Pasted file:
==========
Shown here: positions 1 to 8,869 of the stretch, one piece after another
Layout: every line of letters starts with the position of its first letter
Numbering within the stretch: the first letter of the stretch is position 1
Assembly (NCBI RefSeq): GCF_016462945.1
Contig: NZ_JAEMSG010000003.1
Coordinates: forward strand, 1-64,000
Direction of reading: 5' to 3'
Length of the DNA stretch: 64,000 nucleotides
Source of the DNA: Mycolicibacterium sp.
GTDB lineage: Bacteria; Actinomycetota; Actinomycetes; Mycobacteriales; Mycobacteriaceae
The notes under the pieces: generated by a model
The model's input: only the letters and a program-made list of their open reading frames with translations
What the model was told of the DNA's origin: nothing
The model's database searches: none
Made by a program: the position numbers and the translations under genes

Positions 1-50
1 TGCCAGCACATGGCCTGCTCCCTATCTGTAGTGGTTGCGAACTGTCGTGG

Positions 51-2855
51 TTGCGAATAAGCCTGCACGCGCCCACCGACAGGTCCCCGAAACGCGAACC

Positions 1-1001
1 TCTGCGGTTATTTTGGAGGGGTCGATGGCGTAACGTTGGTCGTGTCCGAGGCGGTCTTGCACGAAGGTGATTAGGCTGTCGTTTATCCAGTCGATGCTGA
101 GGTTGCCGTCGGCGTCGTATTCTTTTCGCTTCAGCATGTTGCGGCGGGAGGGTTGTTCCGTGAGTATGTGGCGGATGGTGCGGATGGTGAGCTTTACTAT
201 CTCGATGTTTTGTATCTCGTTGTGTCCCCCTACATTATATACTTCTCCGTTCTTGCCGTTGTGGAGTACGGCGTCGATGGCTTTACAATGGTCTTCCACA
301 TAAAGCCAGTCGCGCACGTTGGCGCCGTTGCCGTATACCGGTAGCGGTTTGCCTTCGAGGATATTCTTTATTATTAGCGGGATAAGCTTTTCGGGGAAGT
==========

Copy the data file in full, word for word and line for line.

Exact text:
Shown here: positions 1 to 8,869 of the stretch, one piece after another
Layout: every line of letters starts with the position of its first letter
Numbering within the stretch: the first letter of the stretch is position 1
Assembly (NCBI RefSeq): GCF_016462945.1
Contig: NZ_JAEMSG010000003.1
Coordinates: forward strand, 1-64,000
Direction of reading: 5' to 3'
Length of the DNA stretch: 64,000 nucleotides
Source of the DNA: Mycolicibacterium sp.
GTDB lineage: Bacteria; Actinomycetota; Actinomycetes; Mycobacteriales; Mycobacteriaceae
The notes under the pieces: generated by a model
The model's input: only the letters and a program-made list of their open reading frames with translations
What the model was told of the DNA's origin: nothing
The model's database searches: none
Made by a program: the position numbers and the translations under genes

Positions 1-50
1 TGCCAGCACATGGCCTGCTCCCTATCTGTAGTGGTTGCGAACTGTCGTGG

Positions 51-2855
51 TTGCGAATAAGCCTGCACGCGCCCACCGACAGGTCCCCGAAACGCGAACC

Positions 1-1001
1 TCTGCGGTTATTTTGGAGGGGTCGATGGCGTAACGTTGGTCGTGTCCGAGGCGGTCTTGCACGAAGGTGATTAGGCTGTCGTTTATCCAGTCGATGCTGA
101 GGTTGCCGTCGGCGTCGTATTCTTTTCGCTTCAGCATGTTGCGGCGGGAGGGTTGTTCCGTGAGTATGTGGCGGATGGTGCGGATGGTGAGCTTTACTAT
201 CTCGATGTTTTGTATCTCGTTGTGTCCCCCTACATTATATACTTCTCCGTTCTTGCCGTTGTGGAGTACGGCGTCGATGGCTTTACAATGGTCTTCCACA
301 TAAAGCCAGTCGCGCACGTTGGCGCCGTTGCCGTATACCGGTAGCGGTTTGCCTTCGAGGATATTCTTTATTATTAGCGGGATAAGCTTTTCGGGGAAGT